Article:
Bristol Veterinary School study looks at the use of antimicrobials

The University of Bristol has reported that a new study led by academics at the Bristol Veterinary School has reviewed the literature on the use of antimicrobials (AMs) in livestock practice together with the views of stakeholders. The study found that although there are some barriers to change, there is a clear awareness of the issue among the livestock sectors and a willingness to modify antimicrobial use.

Food producing animals throughout the world are likely to receive antimicrobials when needed to treat infections. There are concerns, however, that antimicrobial use in human and veterinary medicine is causing antimicrobial resistance in both humans and animals.

The Rapid Evidence Assessment (REA), led by Professor Henry Buller at the University of Exeter and Dr Kristen Reyher at the University of Bristol, investigated what is currently known about the use of antimicrobials in food producing animals, the practices and views of the stakeholders involved in the administration of antimicrobials, and the availability and validity of data on antimicrobial use in practice.

Forty eight papers published in peer reviewed journals between 2000 and 2016 were identified and reviewed. Key drivers of change in antimicrobial use in food producing animals along with barriers to change were identified, indicating the multitude of issues surrounding current knowledge of antimicrobial use and attitudes about the reduction of antimicrobial use in livestock.

The study identified a difference between and within countries, production types and individual farms which showed the difficulty of the challenge involved in monitoring and regulating antimicrobial use in animal agriculture. Many factors that could influence the frequency of antimicrobial resistance in livestock are of concern across all sectors of the livestock industry, including inflexibility in production systems, low capacity for re-investment in farm buildings and high production costs, all of which are barriers to the reduction of antimicrobial use.

Dr Kristen Reyher, Senior Lecturer in Farm Animal Science at the Bristol Veterinary School, said “The REA highlights the potential role not only of farmers and veterinarians but also of other advisors, public pressures and legislation to influence change in the use of AMs in livestock and to improve the system of farming for the benefit of all animals and humanity.”

A number of positive drivers towards reduced antimicrobial use were also identified, including new methods of knowledge exchange and learning to improve awareness of responsible antimicrobial use, higher levels of on-farm biosecurity, better and wider use of diagnostics and wider use of vaccines. Evidence that farmers recognise and acknowledge the need to reduce antimicrobials was identified, although no evidence that medicines sales by veterinarians drives overuse of antimicrobials was found.

Many factors which could influence the prevalence of antimicrobial resistance in livestock species, including the improper use of antimicrobials in both the pig and cattle sectors, across all global regions, remain a concern. Prophylactic and metaphylactic use of antimicrobials has been identified to historically be common practice across all sectors for which relevant literature was found, although this is changing in many areas of the world.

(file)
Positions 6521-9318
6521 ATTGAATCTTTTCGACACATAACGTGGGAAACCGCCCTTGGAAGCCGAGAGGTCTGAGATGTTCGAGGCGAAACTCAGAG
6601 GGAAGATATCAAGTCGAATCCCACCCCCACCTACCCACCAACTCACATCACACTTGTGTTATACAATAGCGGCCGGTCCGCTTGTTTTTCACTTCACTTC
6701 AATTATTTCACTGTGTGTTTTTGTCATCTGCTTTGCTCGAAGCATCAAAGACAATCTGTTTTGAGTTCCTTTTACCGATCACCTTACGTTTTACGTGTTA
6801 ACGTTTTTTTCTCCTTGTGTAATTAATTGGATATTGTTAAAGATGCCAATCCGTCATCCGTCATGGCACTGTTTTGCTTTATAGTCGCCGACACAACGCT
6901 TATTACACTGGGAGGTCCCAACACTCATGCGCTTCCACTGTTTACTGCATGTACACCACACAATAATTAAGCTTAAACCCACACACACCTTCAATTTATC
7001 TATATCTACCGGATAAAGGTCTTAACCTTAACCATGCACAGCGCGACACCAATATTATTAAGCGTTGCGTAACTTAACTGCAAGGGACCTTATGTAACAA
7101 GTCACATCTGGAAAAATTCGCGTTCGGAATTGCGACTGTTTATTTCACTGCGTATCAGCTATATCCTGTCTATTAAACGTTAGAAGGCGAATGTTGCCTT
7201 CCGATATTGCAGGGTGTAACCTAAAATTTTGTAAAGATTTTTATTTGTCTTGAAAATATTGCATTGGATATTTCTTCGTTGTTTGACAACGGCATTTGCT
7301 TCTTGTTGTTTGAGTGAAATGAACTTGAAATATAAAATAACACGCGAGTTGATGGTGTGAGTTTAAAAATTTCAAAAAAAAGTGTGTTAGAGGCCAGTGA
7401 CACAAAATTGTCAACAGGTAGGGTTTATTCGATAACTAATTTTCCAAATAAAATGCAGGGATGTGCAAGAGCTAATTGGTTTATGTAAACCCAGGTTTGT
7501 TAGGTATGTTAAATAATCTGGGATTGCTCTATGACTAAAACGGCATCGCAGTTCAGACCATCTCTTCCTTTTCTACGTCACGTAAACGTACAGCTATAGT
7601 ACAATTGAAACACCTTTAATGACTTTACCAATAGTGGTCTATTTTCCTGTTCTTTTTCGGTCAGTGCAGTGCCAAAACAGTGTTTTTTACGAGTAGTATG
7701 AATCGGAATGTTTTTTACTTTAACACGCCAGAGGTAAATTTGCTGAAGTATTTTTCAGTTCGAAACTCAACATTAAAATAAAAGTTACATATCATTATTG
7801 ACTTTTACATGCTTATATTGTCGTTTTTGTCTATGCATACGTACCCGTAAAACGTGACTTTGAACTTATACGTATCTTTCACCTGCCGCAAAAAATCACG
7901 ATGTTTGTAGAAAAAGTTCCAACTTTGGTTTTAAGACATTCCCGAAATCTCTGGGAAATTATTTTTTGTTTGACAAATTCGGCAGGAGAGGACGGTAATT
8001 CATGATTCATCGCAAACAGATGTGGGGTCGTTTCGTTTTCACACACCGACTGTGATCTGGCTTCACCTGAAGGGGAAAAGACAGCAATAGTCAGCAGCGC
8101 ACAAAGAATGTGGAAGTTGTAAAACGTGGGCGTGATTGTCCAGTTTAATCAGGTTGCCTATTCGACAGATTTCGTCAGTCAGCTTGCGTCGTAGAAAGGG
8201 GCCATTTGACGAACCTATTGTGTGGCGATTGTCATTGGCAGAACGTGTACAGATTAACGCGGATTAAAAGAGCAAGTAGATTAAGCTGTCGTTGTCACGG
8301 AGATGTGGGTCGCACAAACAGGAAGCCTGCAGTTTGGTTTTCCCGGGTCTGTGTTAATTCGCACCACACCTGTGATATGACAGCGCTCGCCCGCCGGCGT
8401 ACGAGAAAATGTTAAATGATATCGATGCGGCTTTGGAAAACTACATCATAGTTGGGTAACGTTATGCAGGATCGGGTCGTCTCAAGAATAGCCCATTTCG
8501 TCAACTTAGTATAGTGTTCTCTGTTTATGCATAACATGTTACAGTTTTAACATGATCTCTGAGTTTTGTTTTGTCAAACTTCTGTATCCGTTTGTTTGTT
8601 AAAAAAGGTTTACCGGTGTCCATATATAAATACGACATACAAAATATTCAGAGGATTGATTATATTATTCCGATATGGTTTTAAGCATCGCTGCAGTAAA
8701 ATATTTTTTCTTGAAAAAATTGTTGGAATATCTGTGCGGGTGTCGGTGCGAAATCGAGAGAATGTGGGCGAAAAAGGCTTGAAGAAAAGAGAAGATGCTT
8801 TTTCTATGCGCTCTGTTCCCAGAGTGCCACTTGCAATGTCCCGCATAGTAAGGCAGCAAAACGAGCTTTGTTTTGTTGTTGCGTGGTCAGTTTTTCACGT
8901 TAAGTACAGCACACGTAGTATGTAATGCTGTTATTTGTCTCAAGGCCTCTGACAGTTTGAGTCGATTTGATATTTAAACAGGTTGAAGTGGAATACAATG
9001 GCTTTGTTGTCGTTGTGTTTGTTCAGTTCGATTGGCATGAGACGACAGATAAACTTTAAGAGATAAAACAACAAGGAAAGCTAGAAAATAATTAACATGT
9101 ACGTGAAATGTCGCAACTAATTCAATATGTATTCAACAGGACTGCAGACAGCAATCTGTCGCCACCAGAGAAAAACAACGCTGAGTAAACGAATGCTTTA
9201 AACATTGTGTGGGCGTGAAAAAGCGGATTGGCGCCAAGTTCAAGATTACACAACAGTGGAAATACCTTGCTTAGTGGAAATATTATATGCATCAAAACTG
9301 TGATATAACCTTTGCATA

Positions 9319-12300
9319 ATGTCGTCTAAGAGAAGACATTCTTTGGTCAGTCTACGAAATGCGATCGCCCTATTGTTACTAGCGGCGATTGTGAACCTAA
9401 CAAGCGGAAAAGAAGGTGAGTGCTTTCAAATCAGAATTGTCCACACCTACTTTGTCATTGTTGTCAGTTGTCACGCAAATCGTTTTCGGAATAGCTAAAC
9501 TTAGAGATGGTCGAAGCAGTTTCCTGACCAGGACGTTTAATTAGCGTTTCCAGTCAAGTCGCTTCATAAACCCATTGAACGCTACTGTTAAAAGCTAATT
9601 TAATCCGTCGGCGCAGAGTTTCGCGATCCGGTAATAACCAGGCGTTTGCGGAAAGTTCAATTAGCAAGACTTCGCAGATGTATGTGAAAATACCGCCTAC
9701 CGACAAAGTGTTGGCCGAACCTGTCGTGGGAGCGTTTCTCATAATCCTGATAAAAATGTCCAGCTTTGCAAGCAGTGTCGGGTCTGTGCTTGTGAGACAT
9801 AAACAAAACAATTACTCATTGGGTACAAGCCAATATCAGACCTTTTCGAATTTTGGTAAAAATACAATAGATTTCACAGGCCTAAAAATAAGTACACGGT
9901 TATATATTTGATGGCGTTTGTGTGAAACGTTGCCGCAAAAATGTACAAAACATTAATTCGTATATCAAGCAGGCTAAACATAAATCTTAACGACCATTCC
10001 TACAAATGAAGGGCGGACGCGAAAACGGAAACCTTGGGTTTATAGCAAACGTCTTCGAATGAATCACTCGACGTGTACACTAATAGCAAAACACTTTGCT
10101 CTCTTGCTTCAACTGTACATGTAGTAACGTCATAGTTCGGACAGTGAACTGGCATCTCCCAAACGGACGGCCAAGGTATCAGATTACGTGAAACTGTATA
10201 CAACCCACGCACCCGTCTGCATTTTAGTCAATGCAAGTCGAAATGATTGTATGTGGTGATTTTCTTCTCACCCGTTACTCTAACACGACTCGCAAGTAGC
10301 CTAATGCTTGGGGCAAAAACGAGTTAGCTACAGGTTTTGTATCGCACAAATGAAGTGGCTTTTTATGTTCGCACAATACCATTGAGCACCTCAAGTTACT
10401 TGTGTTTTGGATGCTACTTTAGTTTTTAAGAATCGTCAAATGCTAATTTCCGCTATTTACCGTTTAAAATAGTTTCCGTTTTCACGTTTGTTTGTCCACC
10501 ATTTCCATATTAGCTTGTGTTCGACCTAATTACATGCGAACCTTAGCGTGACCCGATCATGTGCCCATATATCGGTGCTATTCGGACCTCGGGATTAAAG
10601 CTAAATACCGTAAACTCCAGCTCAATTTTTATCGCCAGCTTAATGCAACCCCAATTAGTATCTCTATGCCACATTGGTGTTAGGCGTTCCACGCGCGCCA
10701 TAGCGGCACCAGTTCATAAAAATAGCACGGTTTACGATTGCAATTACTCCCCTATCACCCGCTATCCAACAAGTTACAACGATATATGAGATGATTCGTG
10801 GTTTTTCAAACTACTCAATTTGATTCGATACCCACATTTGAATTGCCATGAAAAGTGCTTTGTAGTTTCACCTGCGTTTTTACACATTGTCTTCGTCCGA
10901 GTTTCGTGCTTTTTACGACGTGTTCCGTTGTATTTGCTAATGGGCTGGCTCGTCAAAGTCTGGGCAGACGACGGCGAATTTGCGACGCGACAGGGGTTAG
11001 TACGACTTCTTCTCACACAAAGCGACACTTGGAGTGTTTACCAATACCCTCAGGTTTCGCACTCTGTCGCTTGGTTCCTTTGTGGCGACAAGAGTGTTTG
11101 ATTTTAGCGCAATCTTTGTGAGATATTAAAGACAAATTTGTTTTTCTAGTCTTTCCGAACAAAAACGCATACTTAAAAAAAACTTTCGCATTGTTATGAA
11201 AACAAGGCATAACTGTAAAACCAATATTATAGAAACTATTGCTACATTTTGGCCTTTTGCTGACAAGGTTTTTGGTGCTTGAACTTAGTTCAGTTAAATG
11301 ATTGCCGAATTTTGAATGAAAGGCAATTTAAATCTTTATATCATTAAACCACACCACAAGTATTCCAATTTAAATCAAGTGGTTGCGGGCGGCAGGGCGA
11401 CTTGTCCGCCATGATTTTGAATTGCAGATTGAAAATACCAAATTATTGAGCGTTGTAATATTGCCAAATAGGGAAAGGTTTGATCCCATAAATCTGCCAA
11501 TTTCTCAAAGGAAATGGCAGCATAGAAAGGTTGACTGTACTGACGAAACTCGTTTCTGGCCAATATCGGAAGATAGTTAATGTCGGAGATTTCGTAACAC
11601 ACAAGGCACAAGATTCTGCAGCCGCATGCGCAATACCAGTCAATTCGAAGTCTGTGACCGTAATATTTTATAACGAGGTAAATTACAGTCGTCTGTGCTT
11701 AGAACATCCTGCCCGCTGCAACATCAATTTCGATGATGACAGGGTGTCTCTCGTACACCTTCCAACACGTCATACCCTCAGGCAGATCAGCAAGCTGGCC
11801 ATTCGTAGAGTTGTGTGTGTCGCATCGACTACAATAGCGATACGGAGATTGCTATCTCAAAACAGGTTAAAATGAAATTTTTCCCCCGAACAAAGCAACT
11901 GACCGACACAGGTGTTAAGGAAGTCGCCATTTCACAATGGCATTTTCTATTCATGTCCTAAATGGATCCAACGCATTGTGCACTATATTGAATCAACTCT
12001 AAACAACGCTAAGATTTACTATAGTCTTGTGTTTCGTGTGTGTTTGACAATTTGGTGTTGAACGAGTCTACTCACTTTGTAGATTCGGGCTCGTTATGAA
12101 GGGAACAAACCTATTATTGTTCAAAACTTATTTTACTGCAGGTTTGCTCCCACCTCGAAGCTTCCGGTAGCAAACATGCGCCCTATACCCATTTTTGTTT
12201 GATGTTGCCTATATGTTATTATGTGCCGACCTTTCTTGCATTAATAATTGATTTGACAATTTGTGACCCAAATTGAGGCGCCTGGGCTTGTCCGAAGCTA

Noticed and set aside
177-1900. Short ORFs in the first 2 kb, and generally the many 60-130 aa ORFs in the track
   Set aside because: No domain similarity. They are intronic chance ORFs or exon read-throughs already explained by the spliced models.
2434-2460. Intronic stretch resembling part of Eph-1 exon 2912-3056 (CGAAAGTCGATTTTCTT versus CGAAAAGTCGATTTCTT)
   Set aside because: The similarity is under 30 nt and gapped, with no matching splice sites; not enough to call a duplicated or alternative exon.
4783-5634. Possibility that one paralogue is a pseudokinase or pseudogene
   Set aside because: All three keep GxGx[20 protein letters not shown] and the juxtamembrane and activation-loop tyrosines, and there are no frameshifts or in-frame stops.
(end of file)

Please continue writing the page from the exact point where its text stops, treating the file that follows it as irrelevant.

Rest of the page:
The study found there was a lack of literature about the use of antimicrobials in poultry production, especially within the EU. It is possible that data regarding antimicrobial use in poultry is collected by poultry producers in some countries but these data are not available in the published literature. The researchers suggest that work should be done to combine and publish any existing data or investigate this area of antimicrobial use further.

Levels of farmer knowledge about the prudent use of antimicrobials varied between groups, and veterinary input, although respected, was low in some geographical locations. The study found that economic concerns and restrictions relating to farm infrastructure or production type could limit farmers’ ability or motivation to alter antimicrobial use in their animals. Veterinary advice, public pressures, input from other advisors and moral obligation also influence farmers’ attitudes to antimicrobial use. Similarly, veterinary prescribing habits have been shown to be influenced by similar factors to differing degrees, and veterinarians’ confidence in their own knowledge of the antimicrobials they are prescribing also influence prescribing behaviour.

The researchers believe that increasing knowledge of how to use antimicrobials properly as well as raising awareness of antimicrobial resistance and encouraging a reduction in antimicrobial use in these sectors is essential, and addressing responsible use across groups could have a greater effect than targeting one group individually.

The findings are published in Veterinary Record.

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